The differentiation of human B lymphocytes into plasma cells is one of the most stirring questions with regard to adaptive immunity. However, the terminal differentiation and survival of plasma cells are still topics with much to be discovered, especially when targeting switched memory B lymphocytes. Plasma cells can migrate to the bone marrow in response to a CXCL12 gradient and survive for several years while secreting antibodies. In this study, we aimed to get closer to niches favoring plasma cell survival. We tested low oxygen concentrations and coculture with mesenchymal stem cells (MSC) from human bone marrow. Besides, all cultures were performed using an animal protein-free medium. Overall, our model enables the generation of high proportions of CD38+CD138+CD31+ plasma cells (≥50%) when CD40-activated switched memory B lymphocytes were cultured in direct contact with mesenchymal stem cells. In these cultures, the secretion of CXCL12 and TGF-β, usually found in the bone marrow, was linked to the presence of MSC. The level of oxygen appeared less impactful than the contact with MSC. This study shows for the first time that expanded switched memory B lymphocytes can be differentiated into plasma cells using exclusively a serum-free medium.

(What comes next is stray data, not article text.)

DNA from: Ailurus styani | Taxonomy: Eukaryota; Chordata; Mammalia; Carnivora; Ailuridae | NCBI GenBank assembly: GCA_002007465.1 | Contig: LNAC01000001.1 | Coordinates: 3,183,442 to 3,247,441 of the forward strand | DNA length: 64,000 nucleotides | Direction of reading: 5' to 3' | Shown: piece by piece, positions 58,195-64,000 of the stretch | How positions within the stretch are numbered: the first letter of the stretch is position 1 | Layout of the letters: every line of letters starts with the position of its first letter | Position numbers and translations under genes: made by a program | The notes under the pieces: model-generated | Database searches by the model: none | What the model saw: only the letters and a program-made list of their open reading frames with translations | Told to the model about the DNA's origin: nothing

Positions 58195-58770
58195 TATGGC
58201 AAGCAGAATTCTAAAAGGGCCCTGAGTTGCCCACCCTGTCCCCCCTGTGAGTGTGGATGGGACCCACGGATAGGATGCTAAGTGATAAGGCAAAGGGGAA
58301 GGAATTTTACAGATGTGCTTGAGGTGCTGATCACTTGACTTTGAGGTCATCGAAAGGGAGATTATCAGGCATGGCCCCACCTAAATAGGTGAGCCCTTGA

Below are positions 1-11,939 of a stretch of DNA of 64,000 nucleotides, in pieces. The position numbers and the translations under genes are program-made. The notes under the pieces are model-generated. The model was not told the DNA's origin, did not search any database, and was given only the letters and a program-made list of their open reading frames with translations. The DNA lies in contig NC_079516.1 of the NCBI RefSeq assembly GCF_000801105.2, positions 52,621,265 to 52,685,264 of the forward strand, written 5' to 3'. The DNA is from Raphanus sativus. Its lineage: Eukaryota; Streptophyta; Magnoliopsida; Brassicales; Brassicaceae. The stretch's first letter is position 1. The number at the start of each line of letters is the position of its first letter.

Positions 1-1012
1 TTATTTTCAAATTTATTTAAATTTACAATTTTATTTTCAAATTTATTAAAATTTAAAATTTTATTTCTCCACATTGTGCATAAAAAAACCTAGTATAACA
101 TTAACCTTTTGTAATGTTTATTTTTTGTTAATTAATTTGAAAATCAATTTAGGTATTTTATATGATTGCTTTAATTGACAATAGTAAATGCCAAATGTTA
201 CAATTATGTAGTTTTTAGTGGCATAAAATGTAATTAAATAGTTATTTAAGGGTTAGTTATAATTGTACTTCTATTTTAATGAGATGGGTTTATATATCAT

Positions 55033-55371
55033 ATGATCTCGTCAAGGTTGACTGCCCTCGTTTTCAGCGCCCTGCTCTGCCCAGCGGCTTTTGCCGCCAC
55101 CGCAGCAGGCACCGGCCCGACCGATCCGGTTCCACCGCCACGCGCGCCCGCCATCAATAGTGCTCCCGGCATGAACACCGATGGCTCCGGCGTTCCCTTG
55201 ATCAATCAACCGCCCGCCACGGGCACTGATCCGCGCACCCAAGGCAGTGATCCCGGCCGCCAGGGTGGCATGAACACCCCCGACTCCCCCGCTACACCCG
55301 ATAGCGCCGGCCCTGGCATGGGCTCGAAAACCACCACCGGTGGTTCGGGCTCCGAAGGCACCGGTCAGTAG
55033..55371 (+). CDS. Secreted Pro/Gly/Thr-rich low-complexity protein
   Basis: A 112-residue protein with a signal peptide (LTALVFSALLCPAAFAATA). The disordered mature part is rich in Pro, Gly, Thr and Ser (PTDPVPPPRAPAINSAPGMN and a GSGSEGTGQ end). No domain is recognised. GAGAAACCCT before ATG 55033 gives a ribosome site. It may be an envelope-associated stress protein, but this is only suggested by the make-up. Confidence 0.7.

Bonnaure, G., Gervais-St-Amour, C., & Néron, S. (2016). Bone Marrow Mesenchymal Stem Cells Enhance the Differentiation of Human Switched Memory B Lymphocytes into Plasma Cells in Serum-Free Medium. Journal of Immunology Research, 2016. https://doi.org/10.1155/2016/7801781